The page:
Since we stopped reading Gibbon, we know all too little about the centuries between the Romans and the Normans. Tom Holland sets out to fill it with a book that is far more accessible to moderns, but awesome in the authorities it has consulted. How many historians writing for the general public treat them to quotations from the sixth-century Pope Gregory I as well as Gibbon?
The book is a logical follow-on from Holland's history of the Roman republic, Rubicon. Its useful timeline begins with the crucifixion of Jesus and ends with the fall of Jerusalem (to crusaders from western Europe) in 1099. But the principal story is that of the see-sawing of power between church and state. It culminated in the medieval division between the temporal and spiritual spheres, symbolised by Henry IV's prostration of himself before Pope Gregory IV at Canossa in 1076. Its finale is their decision to unite against the growing power of Islam, shockingly evinced by the sacking of the shrine of St James of Compostella in 997 and the destruction of the Church of the Holy Sepulchre in Jerusalem in 1007.
The action really starts with the convenient "discovery" in the late eighth century of the Donation of Constantine, a document by which the fourth-century emperor had supposedly given wide authority to the Bishop of Rome: "a programme to whet the appetites of warlords as well as scholars, and to send men into battle beneath the fluttering of banners". Arch-banner-flutterer was the Frankish king Charlemagne, the most powerful ruler the West had known for centuries and the first to be hailed as priest and king.
As power shifts from Franks to Saxons to Norsemen, rulers and churchmen are toppled in a dizzying succession of violent deaths. Holland has a knack of characterising them forcefully. Leo III is "a born fighter", who manages to grab victory from defeat, jumping out of the wings of St Peter's during the Christmas Mass of 800 with the crown of the Caesars to make sure that it was the head of the church who crowned Charlemagne as Emperor.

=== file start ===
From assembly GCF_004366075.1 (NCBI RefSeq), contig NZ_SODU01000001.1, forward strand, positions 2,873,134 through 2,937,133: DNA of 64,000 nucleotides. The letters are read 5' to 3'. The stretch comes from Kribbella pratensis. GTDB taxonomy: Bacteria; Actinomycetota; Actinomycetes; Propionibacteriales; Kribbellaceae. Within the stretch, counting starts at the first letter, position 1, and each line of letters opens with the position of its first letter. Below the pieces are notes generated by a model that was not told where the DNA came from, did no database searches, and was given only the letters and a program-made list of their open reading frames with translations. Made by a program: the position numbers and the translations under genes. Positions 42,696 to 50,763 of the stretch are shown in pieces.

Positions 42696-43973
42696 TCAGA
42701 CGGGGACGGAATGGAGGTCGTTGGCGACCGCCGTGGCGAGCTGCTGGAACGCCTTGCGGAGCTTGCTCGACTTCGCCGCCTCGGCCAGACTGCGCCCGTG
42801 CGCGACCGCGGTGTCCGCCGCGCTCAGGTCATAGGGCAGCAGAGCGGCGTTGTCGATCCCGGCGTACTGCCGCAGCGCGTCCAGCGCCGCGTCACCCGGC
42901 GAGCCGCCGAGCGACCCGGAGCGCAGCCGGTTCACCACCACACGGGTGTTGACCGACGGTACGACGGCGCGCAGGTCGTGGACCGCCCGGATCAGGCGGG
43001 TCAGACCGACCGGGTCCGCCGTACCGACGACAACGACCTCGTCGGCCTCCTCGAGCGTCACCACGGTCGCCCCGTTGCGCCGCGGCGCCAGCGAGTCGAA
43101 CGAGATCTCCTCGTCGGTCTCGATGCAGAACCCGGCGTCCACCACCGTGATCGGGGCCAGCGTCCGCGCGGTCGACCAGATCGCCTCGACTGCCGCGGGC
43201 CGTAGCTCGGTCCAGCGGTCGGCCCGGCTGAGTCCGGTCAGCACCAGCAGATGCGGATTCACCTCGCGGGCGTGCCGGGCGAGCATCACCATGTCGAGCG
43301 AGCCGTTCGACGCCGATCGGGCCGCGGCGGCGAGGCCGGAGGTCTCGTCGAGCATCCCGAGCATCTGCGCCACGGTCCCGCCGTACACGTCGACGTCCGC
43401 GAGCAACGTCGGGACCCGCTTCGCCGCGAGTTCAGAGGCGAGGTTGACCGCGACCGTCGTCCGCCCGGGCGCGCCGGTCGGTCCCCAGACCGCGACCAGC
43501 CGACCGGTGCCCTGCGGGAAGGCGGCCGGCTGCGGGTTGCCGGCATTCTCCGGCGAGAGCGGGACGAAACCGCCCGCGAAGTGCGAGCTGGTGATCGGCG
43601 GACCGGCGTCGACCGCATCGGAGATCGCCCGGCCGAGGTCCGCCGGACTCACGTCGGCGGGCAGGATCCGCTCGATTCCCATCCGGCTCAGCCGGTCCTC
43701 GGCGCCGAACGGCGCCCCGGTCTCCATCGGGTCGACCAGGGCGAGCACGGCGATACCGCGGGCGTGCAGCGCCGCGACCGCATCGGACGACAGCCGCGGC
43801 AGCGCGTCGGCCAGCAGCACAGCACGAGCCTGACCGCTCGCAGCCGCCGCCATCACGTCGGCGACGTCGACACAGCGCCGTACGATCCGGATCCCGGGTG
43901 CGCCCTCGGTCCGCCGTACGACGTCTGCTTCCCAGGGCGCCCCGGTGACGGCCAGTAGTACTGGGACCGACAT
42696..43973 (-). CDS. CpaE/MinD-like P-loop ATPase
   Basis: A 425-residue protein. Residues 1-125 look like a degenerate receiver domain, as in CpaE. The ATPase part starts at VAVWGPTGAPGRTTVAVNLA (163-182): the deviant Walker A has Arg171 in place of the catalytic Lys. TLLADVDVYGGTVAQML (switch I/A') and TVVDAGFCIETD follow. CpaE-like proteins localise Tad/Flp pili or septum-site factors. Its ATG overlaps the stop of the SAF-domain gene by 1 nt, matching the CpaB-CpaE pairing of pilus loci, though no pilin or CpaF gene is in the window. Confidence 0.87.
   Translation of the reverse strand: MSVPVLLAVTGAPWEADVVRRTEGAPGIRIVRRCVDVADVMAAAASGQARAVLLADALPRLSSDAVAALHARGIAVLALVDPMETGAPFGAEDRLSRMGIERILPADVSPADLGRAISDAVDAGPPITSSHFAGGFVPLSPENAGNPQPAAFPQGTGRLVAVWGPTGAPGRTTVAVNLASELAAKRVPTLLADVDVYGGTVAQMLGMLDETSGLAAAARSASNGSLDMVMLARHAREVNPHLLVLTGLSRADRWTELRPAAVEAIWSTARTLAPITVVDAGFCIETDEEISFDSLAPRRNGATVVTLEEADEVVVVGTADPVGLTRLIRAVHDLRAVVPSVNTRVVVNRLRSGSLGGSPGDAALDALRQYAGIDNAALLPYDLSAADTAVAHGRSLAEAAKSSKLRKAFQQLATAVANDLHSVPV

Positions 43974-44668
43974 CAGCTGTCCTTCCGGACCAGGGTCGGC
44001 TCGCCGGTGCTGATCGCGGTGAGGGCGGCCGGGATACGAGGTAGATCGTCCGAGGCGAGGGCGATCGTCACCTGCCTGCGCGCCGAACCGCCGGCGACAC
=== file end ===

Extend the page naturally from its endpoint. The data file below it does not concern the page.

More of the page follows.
Although Holland prefers rampaging dukes and intellectualising clerics to social trends and economic causation, he does touch on such matters. In the 990s, the "notoriously savage" Fulke the Black, Count of Anjou, introduced castles, originally Italian defences against Saracens, into France as tools of aggression. Chivalry saw its origins in the mounted shocktroops of their occupants; feudalism in the subjection of the peasants around them.
Holland's book keeps Jerusalem firmly at the centre of his story (just as medieval maps always did). But he also roams to the borders of Christendom, bringing alive the less familiar worlds of the Islamic Caliphate of Al-Andalus in Spain and the quite extraordinary energy of the Vikings – lords in Normandy, Italy and Sicily, Russia and Byzantium. It is salutary too for Britons to see 1066 put into a European context. Perhaps most fascinating of all is Holland's drawing of the great Abbey of Cluny as a key player in the balance of power between church and state.
Holland excels at narration, never jogging when he can gallop, using generous quotations to convey the mindset of centuries hagridden with millennial rumours of the end of the world. His highly individual road map to the hitherto "dark ages" is written with forceful – and convincing – panache.Reuse content